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The Recession: Causes and Cures

Type: ReportsWritten by David Simpson | Thursday 18 June 2009

In The Recession: Causes and Cures, economist David Simpson analyzes the current recession and the government's responses to it. He finds that the widely-held conventional view of the economic cycle – which suggests recessions are caused by external shocks and can be remedied by a government-applied stimulus – is inadequate in the present circumstances, and is leading policymakers both to misunderstand the causes of the crisis, and to advocate the wrong cures. This report examines the real causes of the recession, and suggests policiy opyions which could bring it more quickly to an end.

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Regulatory Myopia

Type: ReportsWritten by Tim Ambler & Keith Boyfield | Thursday 18 June 2009

This response to Financial Services Authority Discussion Paper 09/2 argues that regulators, not under-regulation, are to blame for the financial crash. It points out that the banks are already minutely regulated, but that the regulators became so preoccupied with form-filling that they did not see that the whole financial system was at risk. What is needed is the kind of overall supervision that would have seen the potentially fatal risks that the banks were running and would have intervened to curb them. The authors suggest the Bank of England should take on this supervision role in future, and that far from being expanded, the powers of the Financial Services Authority (FSA), should be cut back to 'match its competence'.

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Zero Base Policy

Type: BooksWritten by Dr Madsen Pirie | Wednesday 10 June 2009

Britain is broken. Its finances are in ruins, its taxation is chaotic and punitive, its public services fail to reach adequate standards, and its public administration shows no coherence and commands no respect. In Zero Base Policy Madsen Pirie urges a new approach. Instead of tinkering at the edges by trying to improve existing policies, he urges a re-think to first principles, asking in each case what are the purposes and the objectives sought. The policies derived from such an approach make a clean break with the past, setting out how Britain can be put right. Ranging across all areas of public policy, Madsen Pirie presents the radical agenda which can transform the nation from broken Britain into a dynamic society and a successful economy, one which achieves the objectives its citizens yearn for. It should be bedtime reading for those who aspire to govern Britain in the future.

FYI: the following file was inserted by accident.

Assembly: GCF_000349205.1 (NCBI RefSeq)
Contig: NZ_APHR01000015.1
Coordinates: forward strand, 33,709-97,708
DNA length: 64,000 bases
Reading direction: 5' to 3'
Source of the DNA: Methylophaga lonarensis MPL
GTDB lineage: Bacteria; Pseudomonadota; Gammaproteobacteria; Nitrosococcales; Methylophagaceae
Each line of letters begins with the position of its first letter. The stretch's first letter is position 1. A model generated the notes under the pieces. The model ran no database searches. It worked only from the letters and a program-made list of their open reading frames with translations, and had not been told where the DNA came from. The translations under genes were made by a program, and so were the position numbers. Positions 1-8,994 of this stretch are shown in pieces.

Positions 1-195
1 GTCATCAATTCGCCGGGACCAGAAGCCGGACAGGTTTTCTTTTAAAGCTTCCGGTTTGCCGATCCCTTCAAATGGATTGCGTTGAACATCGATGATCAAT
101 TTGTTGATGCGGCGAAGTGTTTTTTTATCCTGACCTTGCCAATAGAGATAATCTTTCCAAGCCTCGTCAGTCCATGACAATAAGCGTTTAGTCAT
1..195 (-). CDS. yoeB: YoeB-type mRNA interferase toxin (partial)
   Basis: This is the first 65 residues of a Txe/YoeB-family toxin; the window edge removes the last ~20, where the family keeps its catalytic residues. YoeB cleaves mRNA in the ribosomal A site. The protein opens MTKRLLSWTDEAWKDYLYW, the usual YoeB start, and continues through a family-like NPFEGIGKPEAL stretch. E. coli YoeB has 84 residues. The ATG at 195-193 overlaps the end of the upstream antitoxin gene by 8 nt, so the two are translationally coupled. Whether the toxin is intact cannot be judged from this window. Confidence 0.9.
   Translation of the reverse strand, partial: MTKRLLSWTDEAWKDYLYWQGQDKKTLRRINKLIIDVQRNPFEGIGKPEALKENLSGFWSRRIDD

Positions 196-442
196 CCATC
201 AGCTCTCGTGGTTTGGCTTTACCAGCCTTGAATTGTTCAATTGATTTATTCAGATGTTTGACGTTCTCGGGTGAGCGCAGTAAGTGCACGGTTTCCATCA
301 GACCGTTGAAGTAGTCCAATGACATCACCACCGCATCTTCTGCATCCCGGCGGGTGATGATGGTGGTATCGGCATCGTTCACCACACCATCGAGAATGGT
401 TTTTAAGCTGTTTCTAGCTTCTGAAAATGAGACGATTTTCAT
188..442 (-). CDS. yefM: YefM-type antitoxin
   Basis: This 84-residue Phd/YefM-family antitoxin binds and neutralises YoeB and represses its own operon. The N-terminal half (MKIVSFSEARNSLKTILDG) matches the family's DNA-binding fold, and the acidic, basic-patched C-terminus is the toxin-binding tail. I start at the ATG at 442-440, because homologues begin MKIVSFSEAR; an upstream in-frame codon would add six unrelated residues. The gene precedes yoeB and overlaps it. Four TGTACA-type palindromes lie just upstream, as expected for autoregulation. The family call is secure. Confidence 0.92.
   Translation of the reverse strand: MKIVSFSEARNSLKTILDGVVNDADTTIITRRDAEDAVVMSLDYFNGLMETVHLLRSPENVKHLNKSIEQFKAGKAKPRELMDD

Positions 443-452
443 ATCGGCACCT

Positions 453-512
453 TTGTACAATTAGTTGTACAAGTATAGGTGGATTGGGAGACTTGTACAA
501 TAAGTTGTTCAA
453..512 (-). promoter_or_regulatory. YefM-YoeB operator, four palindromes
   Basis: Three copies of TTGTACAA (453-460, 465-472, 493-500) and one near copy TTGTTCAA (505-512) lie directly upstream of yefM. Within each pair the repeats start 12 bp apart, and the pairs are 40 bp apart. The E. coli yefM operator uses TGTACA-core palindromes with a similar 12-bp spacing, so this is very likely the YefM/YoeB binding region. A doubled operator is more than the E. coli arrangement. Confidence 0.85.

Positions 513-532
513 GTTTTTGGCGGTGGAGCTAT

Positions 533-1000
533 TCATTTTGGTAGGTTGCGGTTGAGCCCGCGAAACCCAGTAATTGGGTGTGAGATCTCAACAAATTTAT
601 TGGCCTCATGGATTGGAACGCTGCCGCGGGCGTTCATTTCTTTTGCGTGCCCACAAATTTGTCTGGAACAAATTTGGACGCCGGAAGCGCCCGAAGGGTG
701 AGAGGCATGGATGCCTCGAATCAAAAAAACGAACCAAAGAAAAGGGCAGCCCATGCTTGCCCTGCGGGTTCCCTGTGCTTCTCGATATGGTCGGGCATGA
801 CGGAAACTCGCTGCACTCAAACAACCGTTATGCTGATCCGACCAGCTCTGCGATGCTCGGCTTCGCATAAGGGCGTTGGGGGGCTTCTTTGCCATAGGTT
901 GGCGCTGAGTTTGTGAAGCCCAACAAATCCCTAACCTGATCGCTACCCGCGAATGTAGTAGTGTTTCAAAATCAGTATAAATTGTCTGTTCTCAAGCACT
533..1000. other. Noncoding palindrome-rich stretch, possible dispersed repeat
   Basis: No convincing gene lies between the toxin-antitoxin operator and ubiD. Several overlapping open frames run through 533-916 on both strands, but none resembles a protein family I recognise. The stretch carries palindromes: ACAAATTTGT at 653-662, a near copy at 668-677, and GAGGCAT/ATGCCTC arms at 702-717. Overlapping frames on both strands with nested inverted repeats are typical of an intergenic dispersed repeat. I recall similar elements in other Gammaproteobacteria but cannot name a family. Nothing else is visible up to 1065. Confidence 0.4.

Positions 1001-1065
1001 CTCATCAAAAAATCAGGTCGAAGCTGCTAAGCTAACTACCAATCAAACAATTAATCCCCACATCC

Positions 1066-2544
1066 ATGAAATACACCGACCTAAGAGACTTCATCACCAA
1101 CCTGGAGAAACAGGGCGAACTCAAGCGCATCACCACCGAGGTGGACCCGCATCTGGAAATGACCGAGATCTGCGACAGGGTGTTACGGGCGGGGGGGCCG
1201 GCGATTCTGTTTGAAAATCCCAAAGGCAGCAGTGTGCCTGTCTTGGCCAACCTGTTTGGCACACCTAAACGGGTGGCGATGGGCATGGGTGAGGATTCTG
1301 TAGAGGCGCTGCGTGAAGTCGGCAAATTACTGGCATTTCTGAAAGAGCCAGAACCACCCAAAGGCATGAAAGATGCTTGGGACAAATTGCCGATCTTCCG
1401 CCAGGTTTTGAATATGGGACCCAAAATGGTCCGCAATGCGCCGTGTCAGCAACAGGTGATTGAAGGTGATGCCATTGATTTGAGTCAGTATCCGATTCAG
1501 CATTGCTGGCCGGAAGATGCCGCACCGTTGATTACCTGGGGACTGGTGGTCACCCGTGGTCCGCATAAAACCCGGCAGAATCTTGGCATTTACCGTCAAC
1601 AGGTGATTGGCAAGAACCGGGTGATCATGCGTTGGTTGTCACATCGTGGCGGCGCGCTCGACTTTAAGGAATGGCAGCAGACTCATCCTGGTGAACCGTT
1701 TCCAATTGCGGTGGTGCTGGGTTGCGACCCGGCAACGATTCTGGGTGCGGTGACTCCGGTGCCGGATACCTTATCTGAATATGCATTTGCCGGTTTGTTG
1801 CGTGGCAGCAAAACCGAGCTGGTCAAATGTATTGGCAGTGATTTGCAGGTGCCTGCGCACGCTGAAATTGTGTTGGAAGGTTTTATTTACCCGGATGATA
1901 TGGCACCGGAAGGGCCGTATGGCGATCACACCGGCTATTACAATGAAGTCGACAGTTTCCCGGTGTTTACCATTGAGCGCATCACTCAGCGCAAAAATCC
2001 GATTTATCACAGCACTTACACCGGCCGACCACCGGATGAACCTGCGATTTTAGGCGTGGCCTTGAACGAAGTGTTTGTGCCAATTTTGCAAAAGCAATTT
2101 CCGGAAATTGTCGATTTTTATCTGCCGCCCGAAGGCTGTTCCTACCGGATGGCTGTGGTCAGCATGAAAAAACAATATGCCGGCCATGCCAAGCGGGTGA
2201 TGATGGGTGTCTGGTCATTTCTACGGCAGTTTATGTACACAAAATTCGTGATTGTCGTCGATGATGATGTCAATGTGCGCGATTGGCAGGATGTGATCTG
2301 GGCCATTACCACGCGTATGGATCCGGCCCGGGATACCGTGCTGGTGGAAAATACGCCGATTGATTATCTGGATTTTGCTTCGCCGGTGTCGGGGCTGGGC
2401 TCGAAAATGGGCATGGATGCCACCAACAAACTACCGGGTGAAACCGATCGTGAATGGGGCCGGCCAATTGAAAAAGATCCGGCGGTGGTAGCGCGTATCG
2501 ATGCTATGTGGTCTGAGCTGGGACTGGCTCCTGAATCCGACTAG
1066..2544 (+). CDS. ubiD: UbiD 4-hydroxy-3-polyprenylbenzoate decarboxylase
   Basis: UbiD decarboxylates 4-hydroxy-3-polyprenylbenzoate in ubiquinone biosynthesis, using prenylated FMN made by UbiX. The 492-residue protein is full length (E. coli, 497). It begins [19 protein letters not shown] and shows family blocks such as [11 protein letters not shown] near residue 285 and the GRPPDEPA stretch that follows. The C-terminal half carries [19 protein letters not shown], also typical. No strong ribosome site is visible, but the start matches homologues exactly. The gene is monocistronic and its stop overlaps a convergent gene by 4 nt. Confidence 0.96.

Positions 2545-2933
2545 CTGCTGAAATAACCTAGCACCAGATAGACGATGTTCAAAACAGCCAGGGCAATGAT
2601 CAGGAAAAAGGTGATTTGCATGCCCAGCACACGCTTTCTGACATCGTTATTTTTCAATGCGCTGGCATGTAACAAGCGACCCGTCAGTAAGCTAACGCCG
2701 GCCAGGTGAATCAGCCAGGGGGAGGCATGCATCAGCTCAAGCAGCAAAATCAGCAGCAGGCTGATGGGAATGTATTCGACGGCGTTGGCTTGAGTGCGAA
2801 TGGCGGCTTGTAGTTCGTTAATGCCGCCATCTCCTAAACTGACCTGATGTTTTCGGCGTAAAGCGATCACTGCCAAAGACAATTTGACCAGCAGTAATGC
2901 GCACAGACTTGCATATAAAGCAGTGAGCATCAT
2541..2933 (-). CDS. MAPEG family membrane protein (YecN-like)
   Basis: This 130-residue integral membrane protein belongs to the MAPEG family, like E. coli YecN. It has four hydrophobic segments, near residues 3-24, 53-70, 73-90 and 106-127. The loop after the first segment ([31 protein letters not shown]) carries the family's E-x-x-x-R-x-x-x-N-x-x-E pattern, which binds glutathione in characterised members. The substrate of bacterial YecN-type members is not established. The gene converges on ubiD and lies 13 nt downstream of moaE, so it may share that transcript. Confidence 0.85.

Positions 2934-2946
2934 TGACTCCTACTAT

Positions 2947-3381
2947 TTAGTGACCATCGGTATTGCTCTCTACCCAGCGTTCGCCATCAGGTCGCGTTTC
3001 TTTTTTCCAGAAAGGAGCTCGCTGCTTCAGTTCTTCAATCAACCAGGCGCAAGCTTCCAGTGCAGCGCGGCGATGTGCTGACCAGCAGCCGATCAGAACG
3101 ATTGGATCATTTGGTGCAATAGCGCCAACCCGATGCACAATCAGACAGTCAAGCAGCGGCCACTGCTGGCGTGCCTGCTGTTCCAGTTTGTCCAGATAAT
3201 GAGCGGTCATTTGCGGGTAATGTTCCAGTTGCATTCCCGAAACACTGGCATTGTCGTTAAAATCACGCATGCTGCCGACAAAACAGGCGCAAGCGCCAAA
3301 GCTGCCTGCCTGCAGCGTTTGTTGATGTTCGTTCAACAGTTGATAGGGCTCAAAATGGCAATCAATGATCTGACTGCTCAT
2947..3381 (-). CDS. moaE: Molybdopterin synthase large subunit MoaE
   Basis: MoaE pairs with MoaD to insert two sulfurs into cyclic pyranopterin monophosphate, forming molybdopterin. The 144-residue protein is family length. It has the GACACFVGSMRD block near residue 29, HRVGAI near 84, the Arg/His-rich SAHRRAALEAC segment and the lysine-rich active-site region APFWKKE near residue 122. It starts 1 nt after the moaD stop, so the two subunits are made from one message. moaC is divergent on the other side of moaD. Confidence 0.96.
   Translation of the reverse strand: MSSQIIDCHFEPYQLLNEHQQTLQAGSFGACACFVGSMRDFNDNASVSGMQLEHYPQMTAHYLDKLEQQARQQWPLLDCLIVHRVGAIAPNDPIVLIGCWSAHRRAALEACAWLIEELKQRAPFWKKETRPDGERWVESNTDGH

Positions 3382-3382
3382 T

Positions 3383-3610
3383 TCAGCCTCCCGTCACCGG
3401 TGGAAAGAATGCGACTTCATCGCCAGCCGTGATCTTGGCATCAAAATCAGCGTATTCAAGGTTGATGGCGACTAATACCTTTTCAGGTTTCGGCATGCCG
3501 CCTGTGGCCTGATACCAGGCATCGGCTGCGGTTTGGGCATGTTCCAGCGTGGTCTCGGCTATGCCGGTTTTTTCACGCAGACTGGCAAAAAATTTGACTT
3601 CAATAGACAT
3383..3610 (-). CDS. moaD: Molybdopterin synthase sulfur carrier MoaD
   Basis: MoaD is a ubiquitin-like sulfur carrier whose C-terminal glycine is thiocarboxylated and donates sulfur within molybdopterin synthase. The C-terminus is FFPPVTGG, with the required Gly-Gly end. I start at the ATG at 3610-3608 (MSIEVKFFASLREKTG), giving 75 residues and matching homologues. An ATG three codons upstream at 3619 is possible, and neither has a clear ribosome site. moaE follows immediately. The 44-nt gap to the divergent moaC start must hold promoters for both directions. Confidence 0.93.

It's GCSE economics: high taxes don't work

Type: Think PiecesWritten by Dr Eamonn Butler | Thursday 07 May 2009

Dr Eamonn Butler explores the Chancellor's lack of understanding of basic economic theory, whilst pin pointing, through basic science, why his policy on tax will have a harmful effect on the public.

Why taxing the rich could make us poorer

Type: Think PiecesWritten by Dr Eamonn Butler | Thursday 30 April 2009

 
Dr Eamonn Butler argues that the "taxing of the rich"  will do no good for our economy and explains what the future may hold, for Britain and the Conservatives, because of this policy.
 

Is Britain Finished?

Type: Think PiecesWritten by Dr Eamonn Butler | Tuesday 28 April 2009

Dr Eamonn Butler points out that the Government will find it increasingly hard to pay off its huge debt, whilst warning of the problems that could occur if the Government goes through with the increased tax percentage on the rich.

With recent police activity, anti-terror adverts and CCTV everywhere no wonder we're all scared stiff

Type: Think PiecesWritten by Dr Eamonn Butler | Sunday 19 April 2009

Do we live in a country where our every move is being watched? Dr Eamonn Butler believes that the huge number of CCTV cameras on our streets have caused a new wave of anxiety amongst the public, as the police can easily target the innocent for insignificant crimes rather than taking care of the real threats to society.

Do we need a radical shake-up of boards?

Type: Think PiecesWritten by Keith Boyfield | Monday 13 April 2009

Testament to the inability of non-executive directors to maintain a rigorous oversight over the activities of banks’ executive team is reflected in the mounting losses reported by those two ugly sisters of Scottish banking, RBS and HBOS. Cross-examined by the Treasury select committee earlier this year, it was clear that the non executive members of the board had failed to rein in their CEO’s meglomania. What is more, it was revealing to learn that neither the chairmen nor the CEOs of the two banks had any banking qualifications. Nor had Adam Applegarth, the CEO of Northern Trust, or Matt Ridley, the chairman, ever sat a banking exam. [Cont'd]

Save the tax havens – we need them

Type: Think PiecesWritten by Dr Eamonn Butler | Sunday 12 April 2009

Dr Eamonn Butler argues the case for tax havens. He investigates why the G20 leaders would be so against tax havens and the people who use them.

Parliamentary Fatcats

Type: ReportsWritten by Dr Eamonn Butler & Richard Teather | Sunday 12 April 2009

According to this research by the ASI's Richard Teather and Dr Eamonn Butler, MPs' generous expenses, index-linked pensions and second-home allowances give them a multi-millionaire lifestyle that their constituents could scarcely dream of. It finds that the effective income of the average MP is £319,165 – nearly 18 times the pay of the average voter. The report also contains a 'fat-cat ranking' for each of our Westminster representatives. Click here to read the report.

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